For the first three years in law school, Mr Darren Tan kept to himself.
Now he wishes he hadn't.
The 35-year-old, one of over 10,000 to graduate from the National University of Singapore this year, was afraid that he would not be accepted because of the more than 10 years he spent in jail for drug and gang-related offences.
But last July, he told his story to the media. "After I went public, I received messages of support from my classmates," said Mr Tan, who will receive his law degree on Thursday.
He has secured a practice training contract with TSMP Law Corporation, but hopes to continue helping lawyers with pro bono work.
Fellow graduand Chua Koon Ting, the first polytechnic student to enter the Faculty of Dentistry, also said that he was not treated differently by fellow students.
"What I learnt is that in university, no one cares where you came from, it's in the past," said the former Singapore Polytechnic student, 27, who is now practising at the National Healthcare Group Polyclinics.
This year, 10,282 will be graduating from NUS. They will include the first graduates from five programmes, including the master of Social Work and Public Health doctorate.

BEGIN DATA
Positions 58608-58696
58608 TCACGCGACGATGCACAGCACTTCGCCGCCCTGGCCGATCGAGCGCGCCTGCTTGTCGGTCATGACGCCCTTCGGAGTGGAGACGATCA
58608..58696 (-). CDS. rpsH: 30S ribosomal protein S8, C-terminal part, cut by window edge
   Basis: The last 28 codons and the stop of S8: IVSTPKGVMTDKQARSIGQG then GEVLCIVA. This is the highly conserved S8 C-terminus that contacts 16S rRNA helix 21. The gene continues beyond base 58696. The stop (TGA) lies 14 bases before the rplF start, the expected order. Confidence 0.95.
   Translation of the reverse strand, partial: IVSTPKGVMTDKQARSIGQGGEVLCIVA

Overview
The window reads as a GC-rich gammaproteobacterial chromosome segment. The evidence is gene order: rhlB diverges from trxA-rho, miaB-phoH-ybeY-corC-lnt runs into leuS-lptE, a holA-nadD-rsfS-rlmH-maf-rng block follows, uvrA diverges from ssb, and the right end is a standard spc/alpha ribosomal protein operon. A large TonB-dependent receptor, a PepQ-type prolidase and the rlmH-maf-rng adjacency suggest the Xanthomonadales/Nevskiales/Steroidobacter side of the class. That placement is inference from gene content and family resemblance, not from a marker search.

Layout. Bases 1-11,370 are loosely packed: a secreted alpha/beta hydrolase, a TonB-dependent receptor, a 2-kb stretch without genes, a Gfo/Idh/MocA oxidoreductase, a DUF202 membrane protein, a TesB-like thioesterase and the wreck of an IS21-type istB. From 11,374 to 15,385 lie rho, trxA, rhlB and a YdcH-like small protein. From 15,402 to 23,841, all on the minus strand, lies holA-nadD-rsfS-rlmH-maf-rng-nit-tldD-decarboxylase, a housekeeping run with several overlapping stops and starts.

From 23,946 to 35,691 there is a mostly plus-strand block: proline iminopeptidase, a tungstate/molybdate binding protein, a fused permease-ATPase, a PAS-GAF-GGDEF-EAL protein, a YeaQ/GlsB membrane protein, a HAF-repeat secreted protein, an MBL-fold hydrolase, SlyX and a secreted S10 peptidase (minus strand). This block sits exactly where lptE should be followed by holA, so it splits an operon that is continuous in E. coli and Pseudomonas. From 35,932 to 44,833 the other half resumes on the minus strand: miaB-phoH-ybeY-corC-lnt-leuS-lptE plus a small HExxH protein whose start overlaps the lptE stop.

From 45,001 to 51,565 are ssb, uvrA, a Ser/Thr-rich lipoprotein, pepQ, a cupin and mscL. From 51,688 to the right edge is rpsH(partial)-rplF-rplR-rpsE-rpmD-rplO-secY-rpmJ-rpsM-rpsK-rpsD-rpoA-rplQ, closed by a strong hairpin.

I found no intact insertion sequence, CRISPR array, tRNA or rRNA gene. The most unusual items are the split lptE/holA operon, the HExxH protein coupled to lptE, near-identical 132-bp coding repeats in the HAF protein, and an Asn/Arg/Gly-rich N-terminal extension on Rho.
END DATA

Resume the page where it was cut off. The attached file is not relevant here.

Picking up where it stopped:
President Tony Tan Keng Yam presided over the main commencement ceremony yesterday, in which 160 students from the University Scholars Programme received their scrolls.
One of them was valedictorian Ow Yeong Wai Kit, 25, who received first class honours in English literature.
He will be heading to University College London to do a masters in literature on a Ministry of Education scholarship.
"It's not so much about whether one has a degree. What's more important is that we have certain intangible skills that can be used regardless of one's vocation, such as a sense of curiosity," he told reporters.
The ceremony was also attended by Education Minister Heng Swee Keat. During his address yesterday, NUS President Tan Chorh Chuan spoke about former Prime Minister Lee Kuan Yew, who last month received an honorary Doctor of Laws from NUS.
Said Prof Tan: "The qualities and values he exemplifies, and in particular, his deep sense of purpose, these serve as a powerful beacon not just for all of us in NUS, but for the broader community in Singapore and beyond."
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